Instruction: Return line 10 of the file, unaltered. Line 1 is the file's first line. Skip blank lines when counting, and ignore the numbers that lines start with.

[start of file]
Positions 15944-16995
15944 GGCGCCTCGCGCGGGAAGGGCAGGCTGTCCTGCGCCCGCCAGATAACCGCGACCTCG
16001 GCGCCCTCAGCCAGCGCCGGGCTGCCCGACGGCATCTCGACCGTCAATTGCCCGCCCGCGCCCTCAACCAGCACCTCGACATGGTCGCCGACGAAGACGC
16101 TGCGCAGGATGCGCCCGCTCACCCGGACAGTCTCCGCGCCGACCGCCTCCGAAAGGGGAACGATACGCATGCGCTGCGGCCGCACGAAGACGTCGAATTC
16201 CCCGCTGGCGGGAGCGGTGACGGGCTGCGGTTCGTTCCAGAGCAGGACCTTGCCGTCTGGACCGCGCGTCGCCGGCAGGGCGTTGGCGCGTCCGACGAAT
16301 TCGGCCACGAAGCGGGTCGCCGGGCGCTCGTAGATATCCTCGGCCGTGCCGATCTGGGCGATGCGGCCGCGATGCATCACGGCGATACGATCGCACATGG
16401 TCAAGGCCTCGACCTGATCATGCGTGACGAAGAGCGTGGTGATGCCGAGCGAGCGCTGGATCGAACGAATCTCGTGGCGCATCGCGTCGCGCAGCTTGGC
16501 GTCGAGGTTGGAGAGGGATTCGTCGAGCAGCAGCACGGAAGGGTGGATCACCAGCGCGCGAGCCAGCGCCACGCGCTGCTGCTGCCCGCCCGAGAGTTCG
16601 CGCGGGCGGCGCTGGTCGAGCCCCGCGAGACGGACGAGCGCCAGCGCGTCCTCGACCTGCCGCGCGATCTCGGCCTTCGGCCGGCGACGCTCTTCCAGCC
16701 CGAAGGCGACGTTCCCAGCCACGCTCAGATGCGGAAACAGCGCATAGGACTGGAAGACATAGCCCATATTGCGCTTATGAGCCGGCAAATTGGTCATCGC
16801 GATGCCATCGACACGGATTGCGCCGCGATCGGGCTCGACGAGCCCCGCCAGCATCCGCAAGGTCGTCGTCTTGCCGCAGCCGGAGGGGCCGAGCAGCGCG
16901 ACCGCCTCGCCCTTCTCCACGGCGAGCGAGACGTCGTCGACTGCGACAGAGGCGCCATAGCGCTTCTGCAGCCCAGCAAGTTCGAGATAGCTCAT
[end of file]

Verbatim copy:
16701 CGAAGGCGACGTTCCCAGCCACGCTCAGATGCGGAAACAGCGCATAGGACTGGAAGACATAGCCCATATTGCGCTTATGAGCCGGCAAATTGGTCATCGC